Nature has been inspiring mankind from time in memorial. Everything that we see today started off as an offshoot of nature’s magnificent design and creation. Over time, mankind has modified and super-charged the design to meet the demand with supply. This has had a chain reaction in the environmental impacts, and the original design inspired by nature is lost. In more recent times, companies recognising the power of harnessing nature’s design and using clever manipulations can upscale it. The term “Biomimicry” is the new world’s attempt to go back to nature to mimic the design for environmental sustainability and cost reduction.

A Classic Example – The Eastgate Building

Opened in 1996 and standing at a height of 78m (256 feet), The Eastgate Building is the first self-cooling building in the world. Based in Zimbabwe, this structure was created by architect Mick Pearce, who used the African Termite mounds as his inspiration. The Eastgate Building consists of two buildings that are connected by a large atrium that is covered by a glass canopy. The Eastgate’s exterior is covered in vegetation and shades that prevent sunlight from heating its walls and windows.

Inside the rooms of the Eastgate complex, there are vents that direct hot air. These vents connect to a shaft in the middle, which transports the hot air towards the chimneys where they are expelled. The structure is constantly fed with cool air throughout the day by using fans that are located in the first floors, this help regulates the air and building temperature.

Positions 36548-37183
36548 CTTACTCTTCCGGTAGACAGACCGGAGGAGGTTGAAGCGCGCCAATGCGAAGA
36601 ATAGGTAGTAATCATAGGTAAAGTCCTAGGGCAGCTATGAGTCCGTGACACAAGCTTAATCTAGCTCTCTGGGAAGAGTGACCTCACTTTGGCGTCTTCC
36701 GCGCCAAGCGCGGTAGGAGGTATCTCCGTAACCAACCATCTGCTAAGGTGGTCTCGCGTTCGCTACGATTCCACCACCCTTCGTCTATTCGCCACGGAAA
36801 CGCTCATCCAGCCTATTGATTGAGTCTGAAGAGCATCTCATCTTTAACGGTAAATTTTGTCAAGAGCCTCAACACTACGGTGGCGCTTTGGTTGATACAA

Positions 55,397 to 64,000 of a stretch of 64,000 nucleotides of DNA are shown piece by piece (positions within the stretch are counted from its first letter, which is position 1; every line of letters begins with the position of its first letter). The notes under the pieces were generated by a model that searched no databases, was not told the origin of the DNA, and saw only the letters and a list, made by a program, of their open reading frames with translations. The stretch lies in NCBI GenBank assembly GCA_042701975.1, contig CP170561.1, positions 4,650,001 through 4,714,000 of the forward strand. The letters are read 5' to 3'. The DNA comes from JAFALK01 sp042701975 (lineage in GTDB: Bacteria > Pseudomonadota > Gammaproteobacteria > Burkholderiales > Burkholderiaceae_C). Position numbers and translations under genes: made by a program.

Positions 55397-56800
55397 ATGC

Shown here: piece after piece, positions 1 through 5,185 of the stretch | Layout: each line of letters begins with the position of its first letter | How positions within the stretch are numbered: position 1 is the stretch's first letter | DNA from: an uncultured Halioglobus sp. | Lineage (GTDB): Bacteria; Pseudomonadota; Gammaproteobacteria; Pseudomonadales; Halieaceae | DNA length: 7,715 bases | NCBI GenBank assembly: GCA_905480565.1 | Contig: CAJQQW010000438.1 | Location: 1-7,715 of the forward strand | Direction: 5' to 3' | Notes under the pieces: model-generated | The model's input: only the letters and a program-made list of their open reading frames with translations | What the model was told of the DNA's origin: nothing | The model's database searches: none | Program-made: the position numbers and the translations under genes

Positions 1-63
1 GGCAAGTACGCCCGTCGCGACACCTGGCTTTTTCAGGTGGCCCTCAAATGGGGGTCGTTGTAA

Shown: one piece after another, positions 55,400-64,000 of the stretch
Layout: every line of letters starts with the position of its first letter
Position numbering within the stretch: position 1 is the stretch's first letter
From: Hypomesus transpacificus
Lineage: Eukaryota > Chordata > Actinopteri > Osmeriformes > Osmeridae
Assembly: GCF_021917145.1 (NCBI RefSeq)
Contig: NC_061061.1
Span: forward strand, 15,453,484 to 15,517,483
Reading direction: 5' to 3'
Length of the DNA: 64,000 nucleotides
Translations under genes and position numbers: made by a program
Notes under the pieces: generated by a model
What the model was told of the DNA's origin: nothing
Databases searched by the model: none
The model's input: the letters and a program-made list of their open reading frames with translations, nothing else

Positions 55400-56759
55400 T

Because of this design, the Eastgate centre uses less than 10% of the energy that is required by a similar sized building. It is due to this self-cooling design of the building that the Eastgate owners have saved approx. 3.5 million dollars on air-conditioning alone.

Biomimicry in Robotics

In recent months, biomimicry has transformed and evolved into a favourite amongst robot enthusiasts. The skeletal structure and muscle movement of some of nature’s finest beings, robots are built to mimic movement and precision. There are three kinds of animals that are leading the world in its Biomimicry transformation. They are birds, reptiles and insects.

The wing structure of birds are studied and researched to understand the exact flight pattern. The bodies and bone structure of insects are excellent subjects too. When implemented in today’s world design, flying objects such as drones and aircrafts are benefited. Drones that are developed with biomimicry-based design, are shown to fly higher and are responsive to accurate commands as well. Their flight patterns are also more fluid and “bird-like”.

Reptiles are paving the way for design with their amphibious abilities. Robots that are autonomous and require to work underwater are designed based on the fluid movements and muscle structure of reptiles. Their ability to climb walls, swim and tread land at a fast pace makes them jack of all trades. Harnessing their design in robotics can greatly help in times of struggle and to save the environment too.